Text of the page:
The DiskStation DS411slim is the second four-bay NAS server that's based on a 2.5-inch hard drive that we've reviewed, the first being its predecessor the DS409slim. Like other NAS servers from Synology such as the DS1511+ and DS410, the compact DS411slim has great performance and tons of features. It's not perfect, however, and could use some improvement in its Photo Station, which takes a long time to generate thumbnails, and in the sluggish Time Machine backup performance.
At the street price of $320 (no storage included), however, the DS411slim would definitely be a good investment for a space-conscious environment, be it a home or an office. If you want something that offers even better performance and more storage, we'd recommend the DS1511+.
Setup and ease of use
The Synology DiskStation DS411slim shares the same compact and eye-catching design as the DS409slim with the addition of a separate base that helps the bottom-facing fan ventilate better and also makes the whole package even more aesthetically pleasing. Unless you plan on putting the router on a fluffy surface, such as a carpet, this base is unneeded. With or without it, however, the device is tiny for a four-bay server, measuring just 4.72 inches tall by 4.13 inches wide by 5.6 inches deep, and weighs just a little more than 1 pound (without a hard drive).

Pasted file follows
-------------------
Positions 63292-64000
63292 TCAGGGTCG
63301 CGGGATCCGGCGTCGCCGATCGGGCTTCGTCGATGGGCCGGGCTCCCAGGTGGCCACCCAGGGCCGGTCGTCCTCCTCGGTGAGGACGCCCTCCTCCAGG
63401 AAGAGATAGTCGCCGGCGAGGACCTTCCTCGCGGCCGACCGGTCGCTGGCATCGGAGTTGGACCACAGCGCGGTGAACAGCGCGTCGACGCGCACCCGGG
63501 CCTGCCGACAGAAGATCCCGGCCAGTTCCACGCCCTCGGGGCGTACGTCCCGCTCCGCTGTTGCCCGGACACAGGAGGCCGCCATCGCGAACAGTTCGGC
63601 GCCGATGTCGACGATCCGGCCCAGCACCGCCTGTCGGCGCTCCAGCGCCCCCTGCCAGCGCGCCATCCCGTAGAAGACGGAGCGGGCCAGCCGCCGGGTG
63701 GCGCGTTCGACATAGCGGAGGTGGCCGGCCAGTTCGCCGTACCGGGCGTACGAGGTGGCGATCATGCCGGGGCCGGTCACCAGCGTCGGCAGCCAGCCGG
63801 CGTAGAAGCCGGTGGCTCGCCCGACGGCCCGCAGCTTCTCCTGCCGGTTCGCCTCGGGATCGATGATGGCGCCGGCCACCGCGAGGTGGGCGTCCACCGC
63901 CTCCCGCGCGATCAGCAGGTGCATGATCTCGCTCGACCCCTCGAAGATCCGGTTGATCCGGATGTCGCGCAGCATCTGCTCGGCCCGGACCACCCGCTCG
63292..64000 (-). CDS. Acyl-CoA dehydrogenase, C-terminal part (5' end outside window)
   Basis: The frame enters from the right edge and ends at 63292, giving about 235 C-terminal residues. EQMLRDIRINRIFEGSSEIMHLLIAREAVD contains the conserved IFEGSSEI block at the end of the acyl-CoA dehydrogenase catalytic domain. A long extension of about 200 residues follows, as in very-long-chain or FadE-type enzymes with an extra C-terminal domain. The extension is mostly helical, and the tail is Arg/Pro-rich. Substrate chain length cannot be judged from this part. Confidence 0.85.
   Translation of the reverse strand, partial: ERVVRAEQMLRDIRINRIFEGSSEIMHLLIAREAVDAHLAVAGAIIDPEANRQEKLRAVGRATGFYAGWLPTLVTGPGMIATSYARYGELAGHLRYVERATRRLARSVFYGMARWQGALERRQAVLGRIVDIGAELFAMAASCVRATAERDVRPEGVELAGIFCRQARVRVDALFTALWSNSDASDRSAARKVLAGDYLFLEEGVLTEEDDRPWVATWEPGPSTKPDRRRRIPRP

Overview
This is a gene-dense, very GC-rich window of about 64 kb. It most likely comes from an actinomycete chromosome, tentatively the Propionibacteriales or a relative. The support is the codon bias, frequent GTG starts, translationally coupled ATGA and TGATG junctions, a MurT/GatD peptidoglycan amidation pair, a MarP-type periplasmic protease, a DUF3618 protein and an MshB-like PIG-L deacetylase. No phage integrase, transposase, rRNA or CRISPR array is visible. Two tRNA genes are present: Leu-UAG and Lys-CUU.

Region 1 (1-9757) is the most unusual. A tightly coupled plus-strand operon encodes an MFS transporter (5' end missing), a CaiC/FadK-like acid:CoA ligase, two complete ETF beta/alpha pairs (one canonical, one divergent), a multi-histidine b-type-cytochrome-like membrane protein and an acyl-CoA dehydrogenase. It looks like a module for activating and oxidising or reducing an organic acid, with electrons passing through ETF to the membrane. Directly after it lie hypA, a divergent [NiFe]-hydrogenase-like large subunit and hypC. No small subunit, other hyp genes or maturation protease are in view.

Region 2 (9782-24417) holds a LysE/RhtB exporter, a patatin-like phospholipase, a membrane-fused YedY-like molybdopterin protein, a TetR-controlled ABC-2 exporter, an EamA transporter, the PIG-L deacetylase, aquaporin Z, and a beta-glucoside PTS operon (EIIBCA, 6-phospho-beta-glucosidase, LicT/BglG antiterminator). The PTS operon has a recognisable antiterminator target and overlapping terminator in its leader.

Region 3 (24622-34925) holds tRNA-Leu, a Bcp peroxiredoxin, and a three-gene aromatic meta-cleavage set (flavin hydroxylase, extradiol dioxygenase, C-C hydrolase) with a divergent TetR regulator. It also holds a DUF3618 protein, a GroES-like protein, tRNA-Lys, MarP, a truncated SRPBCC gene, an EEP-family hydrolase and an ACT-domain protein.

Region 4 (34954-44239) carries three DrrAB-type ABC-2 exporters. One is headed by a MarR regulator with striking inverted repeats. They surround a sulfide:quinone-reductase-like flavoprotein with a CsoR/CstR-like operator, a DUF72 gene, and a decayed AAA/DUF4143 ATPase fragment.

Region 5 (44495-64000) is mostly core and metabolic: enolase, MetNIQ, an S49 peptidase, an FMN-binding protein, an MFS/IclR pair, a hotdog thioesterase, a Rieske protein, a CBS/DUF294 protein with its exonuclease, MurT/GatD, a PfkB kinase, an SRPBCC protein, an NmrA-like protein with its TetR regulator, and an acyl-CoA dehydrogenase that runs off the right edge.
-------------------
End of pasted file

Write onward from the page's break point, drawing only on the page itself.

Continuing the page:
Like the DS409slim, the DS411slim has a USB port and an array of indicator lights on the front. These lights show the status of the hard drives, the connection, and the power. On the side, toward the front, there's a vertical copy button right under the on/off switch. This is a useful feature that allows you to quickly copy the entire contents of a thumbdrive connected to the USB port onto the server's internal storage.
On the back, the server has another USB port (for a printer or an external hard drive), an eSATA port (for high-speed external storage devices), a Gigabit Ethernet port, and the four drive bays. Each bay comes with a very sturdy tray that firmly holds the hard drive in place. However, you can pull the trays out of the bay fairly easily to remove and install hard drives.
The NAS server doesn't ship with hard drives and we tested it with four 2.5-inch SATA 500GB Seagate Momentus drives. The server will work with just one hard drive but if you want to take advantage of its RAID configurations, at least two are needed. The server supports a wide range of RAID configurations, but what we like most is Synology Hybrid RAID (SHR), which balances storage space and performance while guarding the data against a single-disk failure when applicable.
An SHR setup enables you to dynamically add hard drives to the RAID without needing to rebuild it from scratch. You can start an SHR setup with just one hard drive, and once the second hard drive is added, SHR will automatically change to a RAID 1-like setup; with a third hard drive or more it will move to a RAID 5-like setup. SHR also supports mixing and matching of hard drives of different storage capacities as long as the replacement hard drives have the same or larger capacity as the ones they replace. In our testing SHR offered the same performance as a RAID 5 setup. SHR is similar to XRAID 2 on the Netgear ReadyNAS Ultra 4.